Putting aside what the cost to ratepayers was for the exported power it is important to note the IWT owners earned a total of $12,317,000 for the day including what they were paid for the curtailed power. The foregoing was a cost of $146.15/MWh to ratepayers and represented revenue to the IWT owners of about $2,514.00 per MW of capacity so a 100 MW wind farm would have generated $251,400 for just one day’s output.  Not too shabby!

Perhaps Michigan and New York didn’t have to fire up their coal plants yesterday, so our contribution helped them reduce their emissions while increasing our inflation rate and adding costs to households and businesses experiencing energy poverty.

It appears our elected politicians are unable to see how they are destroying our economy and bringing harm to all Ontarians; much like the “gales of November” destroyed the Edmund Fitzgerald and their crew!

PS: Grid connected solar only generated 78 MW over the day!

Is Hydrogen the Answer to Reaching Net-zero—Apparently, it’s not!

The following was sent to me by a contact with the “knowledge, skills sets and experience to highlight the fallacies of pushing the green hydrogen agenda” and it’s related to the concepts of my prior articles about “energy storage”. NB: the knowledge he displays in the following are beyond the scope of yours truly!

Text from the contact!

“Hi Parker

Converting “excess” electrical generation by electrolysers (e.g. as built by Hydrogen Optimized in Owen Sound), will permit wind generators (like Enbridge, K2 Wind, etc.) to operate at maximum possible output even when the electrical demand is low (like at night), so that the proponents (like Enbridge at their “Power to Gas” pilot plant in Markham, or Calsun at their proposed plant at the former Bluewater Youth Detention Centre) can make BIG money producing “green” hydrogen, thereby ensuring lots of Government (i.e taxpayer) support.  

The wind generators (like Enbridge) will be able to be paid full price for their power, approximately $135 a MWh or so, instead of the somewhat reduced rate paid for curtailed power. However, they will be able to buy the surplus at about $0 to $10 a MWh, to produce hydrogen, to add to their distribution system, so when electrical demand is high, they can sell it to natural gas generators to produce power to sell at maybe $200 a MWh.  Yes, they certainly win.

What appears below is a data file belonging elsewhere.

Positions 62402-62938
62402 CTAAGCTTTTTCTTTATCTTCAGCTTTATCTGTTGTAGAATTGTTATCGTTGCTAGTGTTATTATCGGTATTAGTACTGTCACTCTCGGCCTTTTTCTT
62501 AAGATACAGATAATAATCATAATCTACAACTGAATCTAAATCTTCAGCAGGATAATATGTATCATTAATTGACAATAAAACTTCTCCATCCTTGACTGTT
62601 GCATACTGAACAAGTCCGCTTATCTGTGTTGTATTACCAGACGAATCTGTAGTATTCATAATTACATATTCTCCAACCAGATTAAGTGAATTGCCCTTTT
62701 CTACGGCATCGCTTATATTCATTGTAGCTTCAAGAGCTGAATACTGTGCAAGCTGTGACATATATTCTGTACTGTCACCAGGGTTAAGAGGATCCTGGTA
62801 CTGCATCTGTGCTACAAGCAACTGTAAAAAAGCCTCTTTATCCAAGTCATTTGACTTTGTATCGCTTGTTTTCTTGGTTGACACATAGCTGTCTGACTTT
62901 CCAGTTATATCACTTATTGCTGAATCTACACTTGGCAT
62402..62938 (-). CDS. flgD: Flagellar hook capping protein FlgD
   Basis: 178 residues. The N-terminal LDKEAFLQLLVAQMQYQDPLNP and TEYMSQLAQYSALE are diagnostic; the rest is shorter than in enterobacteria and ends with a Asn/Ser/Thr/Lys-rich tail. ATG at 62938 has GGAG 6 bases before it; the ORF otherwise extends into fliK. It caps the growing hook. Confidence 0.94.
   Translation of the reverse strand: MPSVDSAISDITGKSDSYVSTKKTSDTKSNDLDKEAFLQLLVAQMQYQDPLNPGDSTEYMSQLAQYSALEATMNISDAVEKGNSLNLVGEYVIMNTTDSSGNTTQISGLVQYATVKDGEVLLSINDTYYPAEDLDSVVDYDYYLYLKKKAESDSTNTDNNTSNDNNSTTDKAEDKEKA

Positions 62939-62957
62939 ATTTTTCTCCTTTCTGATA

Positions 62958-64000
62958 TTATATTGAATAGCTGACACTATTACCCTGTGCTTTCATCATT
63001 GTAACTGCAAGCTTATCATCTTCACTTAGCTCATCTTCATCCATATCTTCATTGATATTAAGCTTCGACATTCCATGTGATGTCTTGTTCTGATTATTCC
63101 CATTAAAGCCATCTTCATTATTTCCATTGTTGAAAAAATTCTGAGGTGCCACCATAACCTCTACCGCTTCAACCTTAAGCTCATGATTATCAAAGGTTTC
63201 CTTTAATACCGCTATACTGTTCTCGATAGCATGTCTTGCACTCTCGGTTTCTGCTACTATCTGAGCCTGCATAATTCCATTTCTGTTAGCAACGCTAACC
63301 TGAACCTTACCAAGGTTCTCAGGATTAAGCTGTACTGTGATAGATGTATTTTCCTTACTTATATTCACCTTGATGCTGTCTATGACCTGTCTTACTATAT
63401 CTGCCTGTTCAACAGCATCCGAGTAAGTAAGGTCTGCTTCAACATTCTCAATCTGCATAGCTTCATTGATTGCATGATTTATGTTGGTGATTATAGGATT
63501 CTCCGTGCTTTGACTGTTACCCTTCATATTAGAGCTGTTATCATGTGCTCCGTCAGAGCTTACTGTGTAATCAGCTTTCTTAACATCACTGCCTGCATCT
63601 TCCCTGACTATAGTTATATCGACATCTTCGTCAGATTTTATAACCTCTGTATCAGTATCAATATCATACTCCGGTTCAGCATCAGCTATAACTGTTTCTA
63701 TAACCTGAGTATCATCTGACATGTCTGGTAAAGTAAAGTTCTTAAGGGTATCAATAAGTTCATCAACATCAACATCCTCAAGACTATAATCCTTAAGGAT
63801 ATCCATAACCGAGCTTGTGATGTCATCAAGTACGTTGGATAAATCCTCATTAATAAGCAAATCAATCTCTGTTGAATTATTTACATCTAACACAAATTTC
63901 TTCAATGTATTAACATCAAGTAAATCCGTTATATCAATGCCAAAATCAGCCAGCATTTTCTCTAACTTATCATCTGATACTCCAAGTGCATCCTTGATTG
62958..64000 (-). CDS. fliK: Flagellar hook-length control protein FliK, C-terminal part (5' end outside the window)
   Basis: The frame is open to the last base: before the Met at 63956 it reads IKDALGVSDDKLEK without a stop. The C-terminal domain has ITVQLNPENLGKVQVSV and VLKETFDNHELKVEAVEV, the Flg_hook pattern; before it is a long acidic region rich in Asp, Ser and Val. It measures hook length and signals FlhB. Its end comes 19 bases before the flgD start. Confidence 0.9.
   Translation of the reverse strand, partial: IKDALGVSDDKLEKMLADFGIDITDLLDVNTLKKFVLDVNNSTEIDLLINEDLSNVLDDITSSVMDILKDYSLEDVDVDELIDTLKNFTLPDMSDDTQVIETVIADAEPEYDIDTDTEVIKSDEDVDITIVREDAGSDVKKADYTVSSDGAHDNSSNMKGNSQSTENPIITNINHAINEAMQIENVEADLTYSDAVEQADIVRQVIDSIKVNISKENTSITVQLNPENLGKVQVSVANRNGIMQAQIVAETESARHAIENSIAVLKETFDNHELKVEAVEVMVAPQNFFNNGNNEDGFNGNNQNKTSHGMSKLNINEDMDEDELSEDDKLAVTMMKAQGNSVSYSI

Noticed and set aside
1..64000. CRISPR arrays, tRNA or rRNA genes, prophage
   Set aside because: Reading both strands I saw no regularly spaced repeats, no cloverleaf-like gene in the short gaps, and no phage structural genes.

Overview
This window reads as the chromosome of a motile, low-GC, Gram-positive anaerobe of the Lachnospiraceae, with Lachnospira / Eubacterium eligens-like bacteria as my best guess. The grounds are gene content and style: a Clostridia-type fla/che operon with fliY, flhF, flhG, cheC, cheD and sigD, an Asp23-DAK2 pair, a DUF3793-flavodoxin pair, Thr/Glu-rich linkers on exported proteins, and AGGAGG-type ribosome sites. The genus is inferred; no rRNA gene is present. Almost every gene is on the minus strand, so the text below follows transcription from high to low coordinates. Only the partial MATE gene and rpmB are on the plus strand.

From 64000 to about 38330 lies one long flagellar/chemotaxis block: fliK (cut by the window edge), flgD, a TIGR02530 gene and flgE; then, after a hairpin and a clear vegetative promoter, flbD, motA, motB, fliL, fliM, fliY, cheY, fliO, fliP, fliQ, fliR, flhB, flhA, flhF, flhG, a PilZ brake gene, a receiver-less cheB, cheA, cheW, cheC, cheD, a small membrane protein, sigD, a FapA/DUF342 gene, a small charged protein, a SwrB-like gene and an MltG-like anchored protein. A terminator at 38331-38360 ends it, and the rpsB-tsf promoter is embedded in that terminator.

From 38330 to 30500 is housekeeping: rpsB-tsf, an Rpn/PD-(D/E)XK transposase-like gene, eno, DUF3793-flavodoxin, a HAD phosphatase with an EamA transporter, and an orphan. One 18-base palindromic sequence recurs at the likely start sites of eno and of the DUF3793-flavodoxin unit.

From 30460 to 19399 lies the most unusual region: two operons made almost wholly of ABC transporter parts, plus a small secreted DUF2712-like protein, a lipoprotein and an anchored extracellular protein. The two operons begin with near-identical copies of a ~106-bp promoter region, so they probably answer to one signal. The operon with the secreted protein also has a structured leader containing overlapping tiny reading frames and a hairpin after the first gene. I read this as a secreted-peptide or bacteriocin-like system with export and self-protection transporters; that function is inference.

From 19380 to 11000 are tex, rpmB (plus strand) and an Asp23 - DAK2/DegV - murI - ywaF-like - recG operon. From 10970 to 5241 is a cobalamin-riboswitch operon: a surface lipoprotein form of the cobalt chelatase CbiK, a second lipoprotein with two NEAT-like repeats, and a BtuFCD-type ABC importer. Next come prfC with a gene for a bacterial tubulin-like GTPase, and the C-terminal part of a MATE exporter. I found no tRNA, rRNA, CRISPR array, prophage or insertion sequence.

The consumer, well, let’s see. We’ll pay $135 for the bought wind power, sell it for $10, and then buy it again at $200, so the consumer cost is maybe $125 + $ 200 = $325 a MWh.  (About 4 x the price paid for nuclear generated power in Ontario).  The more surplus we create, the more we’ll be able to sell at low price, and buy back at high price, so the cost for us will go up even more.

Winners = Enbridge, Hydrogen Optimized, Carlsun, and the Government policy hacks who want a hydrogen economy.  

Losers = those who live near wind farms (present and future, as there will be more justified), the electrical consumers, and taxpayers.

You can do a google search for Forbes March, 29, 2022 for their article, “Gas Utilities are Promoting Hydrogen, but it could be a dead end for consumers and the climate.”  Admittedly it is a biased article (every writer has their agenda) and in this case the writer’s agenda is that full electrification of the economy is better for the environment than burning natural gas.

Some highlights from the article, and the logical extension from them:

  • 26 projects to add hydrogen to natural gas lines have been proposed across 12 states since 2020  (so, nearly everybody is doing it!).
  • BUT, the blend can only be from 5% to 20% hydrogen in the natural gas lines  (elsewhere I read 7% max) as consumer appliances can only safely burn a blend up to that concentration.
  • It’s not clear what adding hydrogen to the natural gas lines at the Bluewater Detention Centre will mean to % hydrogen in the lines locally, but the amount added will probably not be huge.
  • Burning hydrogen (H2) produces less energy than natural gas (methane, or CH4) so a 20% blend would reduce greenhouse gas emissions only 6% to 7% as you lose energy in electrolysis.
  • price of green hydrogen will raise price of the blended fuel 2 to 4X above standard natural gas (good for Enbridge, bad for the consumer).
  • burning hydrogen produces water vapour (H2O), a more potent green house gas than CO2, but its residency in the atmosphere is less than CO2, so it is considered to have less impact.  Burning methane (CH4) produces CO2, H2O, and nitrous oxide NOX.  The results are complicated by the fact that methane (natural gas) leaks have an effect some 80X higher than CO2, but it has a less residency time in the atmosphere, so the overall result is considered to be only 25X as much.  NOX has a higher impact yet.  Let’s just say the overall impact of burning H2 is not zero, but it’s probably slightly better than burning CH4.

So is it realistic to consider we’ll have much impact on the environment by producing “green hydrogen”?

in 2020 Ontario’s energy usage was: (figures from Canada Energy Regulator – Provincial Energy Profile), converting all data to Peta Joules for equivalency comparison).

  • 1435 Peta Joules from refined petroleum (gasoline and diesel mostly)
  • 935 Peta Joules from natural gas